They’re two games from the Eastern Conference finals for the first time since 1994, and even then they weren’t that close. (They trailed 3-1, won Game 5 here but returned to Indianapolis for Game 6. The end.) For a real antecedent, we flash back to the most famous playoff series in Atlanta Hawks annals, to Round 2 in 1988.
The Hawks trailed the Celtics 2-0 and appeared bound for the usual Boston beatdown, whereupon they won Games 3 and 4 here and, wonder of wonders, took Game 5 in the old Boston Garden. They had two chances to win once, and they lost each — the first, at the old Omni, was a whiff; the second, back in Boston, was a classic — by two points.
Twenty-three years later, the Hawks again have a real Round 2 shot. They’ve surprised the No. 1 seed twice already, first by stealing a march in Game 1, again by refusing to succumb in Sunday’s Game 4. Coming into the series minus Kirk Hinrich, winning one game seemed the most anyone could expect. Four games gone, it would be no great shock if the Hawks stole this.
Back to the late ’80s: The Hawks kept stumbling over the Celtics and the Pistons, both of whom were really good, in Round 2. But at least with those Hawks we knew what we were getting. They had a style, and they played hard every time out.
These Hawks, by way of contrast, spent a regular season dropping hints that a wall had been met. They won nine fewer games. They lost 17 times at Philips Arena. They were outscored on the season. When the Hawks say, “Nobody gave us a chance in the playoffs” … well, there’s a reason nobody did. This team was all over the map.
To look now is to see a team unlike the one we’d seen this season or any season this century. We see a team figuring things out on the fly, which is frankly incredible: These Hawks had become infamous for never figuring out anything. (Indeed, when Al Horford spoke those words — “We’re starting to figure it out” — after an April Fools’ Day victory over Boston, only fools were surprised to see the Hawks lose their next six games.)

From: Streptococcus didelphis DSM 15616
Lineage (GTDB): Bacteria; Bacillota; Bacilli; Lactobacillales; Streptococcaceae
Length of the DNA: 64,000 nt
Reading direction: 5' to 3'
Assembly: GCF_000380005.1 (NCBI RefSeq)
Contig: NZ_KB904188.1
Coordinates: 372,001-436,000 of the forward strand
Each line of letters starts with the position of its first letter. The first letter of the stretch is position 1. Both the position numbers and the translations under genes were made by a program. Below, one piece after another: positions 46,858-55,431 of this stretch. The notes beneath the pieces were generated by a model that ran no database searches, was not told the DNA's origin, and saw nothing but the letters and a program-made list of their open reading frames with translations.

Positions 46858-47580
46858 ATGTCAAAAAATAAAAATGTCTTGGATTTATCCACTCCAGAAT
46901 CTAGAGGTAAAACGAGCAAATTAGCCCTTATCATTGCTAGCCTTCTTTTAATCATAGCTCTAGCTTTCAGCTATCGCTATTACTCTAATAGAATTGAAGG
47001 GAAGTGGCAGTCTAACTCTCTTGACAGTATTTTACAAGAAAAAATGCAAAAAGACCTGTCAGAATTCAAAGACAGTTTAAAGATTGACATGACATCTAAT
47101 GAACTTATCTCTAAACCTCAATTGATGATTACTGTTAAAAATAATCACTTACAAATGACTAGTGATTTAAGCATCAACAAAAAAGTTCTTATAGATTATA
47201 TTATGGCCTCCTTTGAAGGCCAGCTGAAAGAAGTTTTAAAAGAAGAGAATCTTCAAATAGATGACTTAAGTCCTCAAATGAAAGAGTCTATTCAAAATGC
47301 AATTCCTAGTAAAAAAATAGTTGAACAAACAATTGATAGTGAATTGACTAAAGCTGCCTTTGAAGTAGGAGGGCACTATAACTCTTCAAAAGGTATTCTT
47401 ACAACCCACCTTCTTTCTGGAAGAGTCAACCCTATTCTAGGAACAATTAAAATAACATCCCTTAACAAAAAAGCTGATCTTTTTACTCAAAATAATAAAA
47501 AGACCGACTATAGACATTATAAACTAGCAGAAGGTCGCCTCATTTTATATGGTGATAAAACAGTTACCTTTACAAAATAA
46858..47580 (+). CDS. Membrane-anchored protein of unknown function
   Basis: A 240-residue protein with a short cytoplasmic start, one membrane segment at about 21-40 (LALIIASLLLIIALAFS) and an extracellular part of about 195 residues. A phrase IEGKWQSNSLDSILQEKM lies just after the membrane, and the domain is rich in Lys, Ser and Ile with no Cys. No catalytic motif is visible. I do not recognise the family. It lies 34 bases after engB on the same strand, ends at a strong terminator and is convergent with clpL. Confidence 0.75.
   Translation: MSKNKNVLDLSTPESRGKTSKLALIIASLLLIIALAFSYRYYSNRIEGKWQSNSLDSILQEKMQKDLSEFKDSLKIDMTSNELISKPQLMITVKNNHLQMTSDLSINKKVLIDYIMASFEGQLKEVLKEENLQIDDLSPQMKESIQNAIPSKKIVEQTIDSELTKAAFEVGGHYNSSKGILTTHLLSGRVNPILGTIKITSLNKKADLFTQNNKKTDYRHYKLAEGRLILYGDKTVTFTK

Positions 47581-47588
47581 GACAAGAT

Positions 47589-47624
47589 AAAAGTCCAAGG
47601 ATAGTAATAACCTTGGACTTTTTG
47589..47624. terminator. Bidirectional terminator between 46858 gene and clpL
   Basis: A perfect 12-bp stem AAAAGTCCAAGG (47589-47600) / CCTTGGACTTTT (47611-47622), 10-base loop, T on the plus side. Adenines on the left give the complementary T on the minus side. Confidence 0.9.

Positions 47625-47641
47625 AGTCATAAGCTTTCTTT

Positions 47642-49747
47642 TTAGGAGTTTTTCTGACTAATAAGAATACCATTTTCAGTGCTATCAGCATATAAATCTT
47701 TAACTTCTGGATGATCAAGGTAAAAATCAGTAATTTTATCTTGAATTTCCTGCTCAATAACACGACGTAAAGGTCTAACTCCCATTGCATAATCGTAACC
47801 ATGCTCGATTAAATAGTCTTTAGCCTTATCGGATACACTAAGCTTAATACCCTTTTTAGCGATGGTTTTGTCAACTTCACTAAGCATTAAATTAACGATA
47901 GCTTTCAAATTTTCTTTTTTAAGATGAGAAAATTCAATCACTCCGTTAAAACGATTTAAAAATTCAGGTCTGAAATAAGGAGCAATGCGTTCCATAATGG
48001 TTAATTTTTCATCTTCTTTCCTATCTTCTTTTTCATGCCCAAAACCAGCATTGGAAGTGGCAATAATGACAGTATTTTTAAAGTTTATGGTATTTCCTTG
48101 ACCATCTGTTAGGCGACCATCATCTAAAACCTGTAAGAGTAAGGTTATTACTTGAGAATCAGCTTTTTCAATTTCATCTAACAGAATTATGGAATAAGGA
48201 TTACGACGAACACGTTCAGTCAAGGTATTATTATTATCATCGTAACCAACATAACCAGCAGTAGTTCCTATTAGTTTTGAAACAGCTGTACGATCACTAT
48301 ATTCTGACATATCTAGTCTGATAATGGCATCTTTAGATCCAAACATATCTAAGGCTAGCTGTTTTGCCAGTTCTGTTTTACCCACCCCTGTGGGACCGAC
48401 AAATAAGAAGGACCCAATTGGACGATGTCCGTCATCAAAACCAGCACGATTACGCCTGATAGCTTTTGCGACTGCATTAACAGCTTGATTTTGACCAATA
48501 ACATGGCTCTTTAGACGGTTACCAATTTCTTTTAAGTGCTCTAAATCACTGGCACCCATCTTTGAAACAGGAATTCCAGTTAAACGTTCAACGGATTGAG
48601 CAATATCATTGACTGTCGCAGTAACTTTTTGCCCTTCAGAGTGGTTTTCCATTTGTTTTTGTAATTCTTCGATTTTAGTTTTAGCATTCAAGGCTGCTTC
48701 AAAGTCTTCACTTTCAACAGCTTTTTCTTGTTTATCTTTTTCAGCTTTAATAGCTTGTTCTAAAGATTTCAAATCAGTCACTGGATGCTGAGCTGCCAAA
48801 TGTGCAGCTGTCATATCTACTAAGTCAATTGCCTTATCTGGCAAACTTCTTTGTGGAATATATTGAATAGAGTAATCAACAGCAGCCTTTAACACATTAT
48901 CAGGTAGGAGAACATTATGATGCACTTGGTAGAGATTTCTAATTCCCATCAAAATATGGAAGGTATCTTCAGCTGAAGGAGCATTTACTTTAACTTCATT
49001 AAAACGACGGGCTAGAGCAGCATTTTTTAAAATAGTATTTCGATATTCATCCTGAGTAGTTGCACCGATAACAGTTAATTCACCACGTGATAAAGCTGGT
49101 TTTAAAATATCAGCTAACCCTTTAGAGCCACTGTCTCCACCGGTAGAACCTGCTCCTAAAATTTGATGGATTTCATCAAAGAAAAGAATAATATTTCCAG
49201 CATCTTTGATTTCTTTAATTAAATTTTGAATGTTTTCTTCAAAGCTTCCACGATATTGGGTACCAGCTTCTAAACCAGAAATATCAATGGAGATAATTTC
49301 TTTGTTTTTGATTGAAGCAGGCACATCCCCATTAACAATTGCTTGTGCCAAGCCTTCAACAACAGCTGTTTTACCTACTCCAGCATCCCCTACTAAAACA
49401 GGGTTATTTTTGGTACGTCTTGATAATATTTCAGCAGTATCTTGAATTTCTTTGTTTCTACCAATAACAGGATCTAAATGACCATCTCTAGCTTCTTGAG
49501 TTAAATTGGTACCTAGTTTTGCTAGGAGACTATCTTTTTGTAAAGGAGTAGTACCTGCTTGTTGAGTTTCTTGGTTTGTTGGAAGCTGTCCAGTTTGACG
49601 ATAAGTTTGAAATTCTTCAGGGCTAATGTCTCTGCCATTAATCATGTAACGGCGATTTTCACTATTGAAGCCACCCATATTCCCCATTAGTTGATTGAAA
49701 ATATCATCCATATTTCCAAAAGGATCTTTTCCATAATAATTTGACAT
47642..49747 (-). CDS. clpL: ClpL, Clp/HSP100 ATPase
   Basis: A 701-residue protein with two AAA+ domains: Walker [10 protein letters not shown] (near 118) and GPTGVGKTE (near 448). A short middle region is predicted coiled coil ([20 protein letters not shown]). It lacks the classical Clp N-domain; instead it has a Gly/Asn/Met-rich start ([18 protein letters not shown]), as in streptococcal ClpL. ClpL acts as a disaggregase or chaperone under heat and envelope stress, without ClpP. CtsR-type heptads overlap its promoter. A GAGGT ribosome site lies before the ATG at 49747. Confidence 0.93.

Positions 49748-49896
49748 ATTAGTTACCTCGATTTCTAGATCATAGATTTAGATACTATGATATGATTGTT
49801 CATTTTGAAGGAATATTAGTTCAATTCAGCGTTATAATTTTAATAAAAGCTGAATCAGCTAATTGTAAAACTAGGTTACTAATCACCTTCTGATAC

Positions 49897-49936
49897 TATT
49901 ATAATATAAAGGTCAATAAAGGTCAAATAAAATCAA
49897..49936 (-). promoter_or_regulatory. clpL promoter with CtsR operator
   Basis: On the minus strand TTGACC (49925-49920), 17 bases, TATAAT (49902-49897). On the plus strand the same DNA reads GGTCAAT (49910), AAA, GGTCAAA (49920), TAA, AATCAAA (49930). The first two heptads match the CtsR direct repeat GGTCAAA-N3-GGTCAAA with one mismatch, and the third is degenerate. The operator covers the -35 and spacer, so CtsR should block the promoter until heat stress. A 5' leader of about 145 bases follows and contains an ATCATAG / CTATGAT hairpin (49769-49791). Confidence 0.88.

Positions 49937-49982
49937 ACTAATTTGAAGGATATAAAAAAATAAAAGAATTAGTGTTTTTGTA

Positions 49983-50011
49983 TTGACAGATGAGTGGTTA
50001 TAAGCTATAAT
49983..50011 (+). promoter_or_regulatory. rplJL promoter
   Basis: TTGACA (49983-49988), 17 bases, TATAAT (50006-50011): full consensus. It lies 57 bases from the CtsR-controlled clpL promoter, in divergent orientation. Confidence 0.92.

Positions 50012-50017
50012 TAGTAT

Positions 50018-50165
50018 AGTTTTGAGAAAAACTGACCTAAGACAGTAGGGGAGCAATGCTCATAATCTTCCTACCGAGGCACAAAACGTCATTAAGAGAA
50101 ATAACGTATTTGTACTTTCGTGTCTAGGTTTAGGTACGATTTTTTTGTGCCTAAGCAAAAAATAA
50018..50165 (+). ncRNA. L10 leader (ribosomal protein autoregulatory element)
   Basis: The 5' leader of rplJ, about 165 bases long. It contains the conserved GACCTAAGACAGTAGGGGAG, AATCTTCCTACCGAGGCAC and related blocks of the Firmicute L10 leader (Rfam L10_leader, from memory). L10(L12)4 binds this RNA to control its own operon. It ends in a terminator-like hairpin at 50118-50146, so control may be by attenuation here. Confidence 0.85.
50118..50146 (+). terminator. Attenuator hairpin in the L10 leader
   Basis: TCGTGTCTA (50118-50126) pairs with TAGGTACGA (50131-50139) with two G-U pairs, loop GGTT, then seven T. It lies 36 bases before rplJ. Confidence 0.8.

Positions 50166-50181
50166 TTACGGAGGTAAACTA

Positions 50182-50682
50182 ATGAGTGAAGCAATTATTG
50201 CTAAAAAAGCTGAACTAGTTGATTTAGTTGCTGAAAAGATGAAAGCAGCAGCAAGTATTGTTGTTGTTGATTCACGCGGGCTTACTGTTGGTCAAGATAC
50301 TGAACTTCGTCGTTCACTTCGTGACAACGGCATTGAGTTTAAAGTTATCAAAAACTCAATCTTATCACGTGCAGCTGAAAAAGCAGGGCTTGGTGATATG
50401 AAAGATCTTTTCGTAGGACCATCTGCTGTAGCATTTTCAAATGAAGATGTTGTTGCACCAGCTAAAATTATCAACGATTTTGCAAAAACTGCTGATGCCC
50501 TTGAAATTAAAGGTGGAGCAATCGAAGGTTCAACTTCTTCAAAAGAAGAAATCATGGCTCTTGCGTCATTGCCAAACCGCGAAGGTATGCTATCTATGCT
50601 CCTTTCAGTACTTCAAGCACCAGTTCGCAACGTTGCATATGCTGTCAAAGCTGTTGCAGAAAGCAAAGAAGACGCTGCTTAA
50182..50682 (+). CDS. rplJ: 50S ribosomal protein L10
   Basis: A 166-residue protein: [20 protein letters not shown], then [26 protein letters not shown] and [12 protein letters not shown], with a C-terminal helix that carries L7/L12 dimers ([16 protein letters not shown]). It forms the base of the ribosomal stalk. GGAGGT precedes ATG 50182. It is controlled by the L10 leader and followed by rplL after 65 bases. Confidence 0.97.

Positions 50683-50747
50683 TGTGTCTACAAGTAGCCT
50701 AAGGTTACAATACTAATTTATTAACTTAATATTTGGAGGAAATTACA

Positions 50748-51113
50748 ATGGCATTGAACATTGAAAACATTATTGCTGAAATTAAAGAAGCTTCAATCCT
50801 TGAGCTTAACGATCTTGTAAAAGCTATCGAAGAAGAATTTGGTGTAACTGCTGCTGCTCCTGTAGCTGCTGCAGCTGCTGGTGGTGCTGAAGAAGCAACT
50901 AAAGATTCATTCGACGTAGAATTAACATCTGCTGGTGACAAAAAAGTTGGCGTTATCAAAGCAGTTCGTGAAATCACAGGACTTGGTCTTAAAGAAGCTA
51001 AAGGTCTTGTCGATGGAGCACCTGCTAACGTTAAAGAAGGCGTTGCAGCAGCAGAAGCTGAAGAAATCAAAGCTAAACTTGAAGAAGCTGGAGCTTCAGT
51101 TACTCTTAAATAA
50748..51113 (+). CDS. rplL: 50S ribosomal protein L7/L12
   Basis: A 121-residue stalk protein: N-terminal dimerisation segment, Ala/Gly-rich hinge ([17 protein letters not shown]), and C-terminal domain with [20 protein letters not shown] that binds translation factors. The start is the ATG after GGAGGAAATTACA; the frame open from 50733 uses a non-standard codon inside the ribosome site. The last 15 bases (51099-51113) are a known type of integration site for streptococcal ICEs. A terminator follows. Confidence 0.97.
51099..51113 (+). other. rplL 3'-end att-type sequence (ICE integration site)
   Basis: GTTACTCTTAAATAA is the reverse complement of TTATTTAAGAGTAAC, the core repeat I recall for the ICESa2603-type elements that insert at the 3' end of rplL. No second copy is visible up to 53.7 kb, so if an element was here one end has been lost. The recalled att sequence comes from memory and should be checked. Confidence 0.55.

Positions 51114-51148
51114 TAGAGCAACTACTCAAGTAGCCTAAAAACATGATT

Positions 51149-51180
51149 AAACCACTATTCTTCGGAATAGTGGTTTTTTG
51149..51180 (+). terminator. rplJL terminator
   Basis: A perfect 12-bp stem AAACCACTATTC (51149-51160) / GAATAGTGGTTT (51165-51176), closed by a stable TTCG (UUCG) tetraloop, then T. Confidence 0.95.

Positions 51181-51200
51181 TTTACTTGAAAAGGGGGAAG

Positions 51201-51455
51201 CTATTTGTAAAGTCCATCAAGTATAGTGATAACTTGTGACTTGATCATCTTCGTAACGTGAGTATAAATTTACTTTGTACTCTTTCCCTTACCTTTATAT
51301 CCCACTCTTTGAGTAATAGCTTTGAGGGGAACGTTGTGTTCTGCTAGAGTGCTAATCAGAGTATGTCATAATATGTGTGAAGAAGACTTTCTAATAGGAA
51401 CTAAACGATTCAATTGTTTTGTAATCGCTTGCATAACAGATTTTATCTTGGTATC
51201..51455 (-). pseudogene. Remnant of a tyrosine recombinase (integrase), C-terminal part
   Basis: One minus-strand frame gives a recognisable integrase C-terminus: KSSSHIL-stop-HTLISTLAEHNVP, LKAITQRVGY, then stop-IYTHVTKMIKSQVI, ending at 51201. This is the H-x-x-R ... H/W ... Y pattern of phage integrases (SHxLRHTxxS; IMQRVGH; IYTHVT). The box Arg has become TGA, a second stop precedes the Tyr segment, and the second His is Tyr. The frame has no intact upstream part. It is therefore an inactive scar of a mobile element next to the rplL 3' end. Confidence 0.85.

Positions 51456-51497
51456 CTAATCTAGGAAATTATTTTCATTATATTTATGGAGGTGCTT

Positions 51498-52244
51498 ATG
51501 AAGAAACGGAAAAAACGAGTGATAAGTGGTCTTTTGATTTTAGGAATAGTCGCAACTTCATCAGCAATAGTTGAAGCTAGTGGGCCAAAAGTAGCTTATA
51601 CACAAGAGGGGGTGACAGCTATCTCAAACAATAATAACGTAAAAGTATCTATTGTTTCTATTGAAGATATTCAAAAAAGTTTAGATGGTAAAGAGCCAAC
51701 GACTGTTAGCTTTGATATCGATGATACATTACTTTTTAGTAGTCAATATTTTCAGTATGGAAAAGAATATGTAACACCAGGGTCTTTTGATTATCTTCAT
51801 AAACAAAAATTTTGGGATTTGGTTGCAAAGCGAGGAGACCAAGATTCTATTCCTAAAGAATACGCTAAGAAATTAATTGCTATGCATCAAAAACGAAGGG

Somehow, though, the can’t-do kids have reconfigured themselves. Handed a gift excuse with Hinrich’s absence, they’ve rendered it a strength. “It’s all about matchups,” Joe Johnson said Monday. “I wish Kirk was out there, but it’s almost a blessing in disguise. Jeff Teague is so quick he’s able to match Derrick Rose.”
Here Johnson paused. Then he said: “Funny how things kind of work out sometimes.”
Work out? For these Hawks? Since when?
Since now. Note the difference between Mike Woodson, the former coach, and Larry Drew, the former Woodson assistant now in charge. Woodson sought to guard Dwight Howard the same way four consecutive games in Round 2 last season, the result being four record blowouts. After the Hawks lost meekly in Game 3 here Friday, Drew redrew his starting lineup to include Jason Collins, who brings effort if nothing else, and it yielded the needed flying start.
Johnson: “Coach Woodson tried, and he’d make changes here and there. With LD it’s not just one adjustment — it’s four or five. We’ve just bought into it.”
Yes, if grudgingly. Josh Smith needed four games in this series to play the way Josh Smith should, but his performance Sunday made us remember why it was we’d gotten excited about this guy in the first place. Even as we wonder why it took so long, we must credit him for getting it right at the right moment.
Johnson again: “We’re maturing as players and coaches.”
Maybe they are. They’ve thrown a scare into Chicago, which won 18 more games this season but sits one home wobble from elimination. We’ve all been frustrated by this team’s inconsistency and intransigence over time, but in the here and now they’re two games from Round 3, where the Atlanta Hawks have never been.
“You can’t get to the rainbow without going through rain,” said Jamal Crawford, who’s from Seattle. So he should know.
By Mark Bradley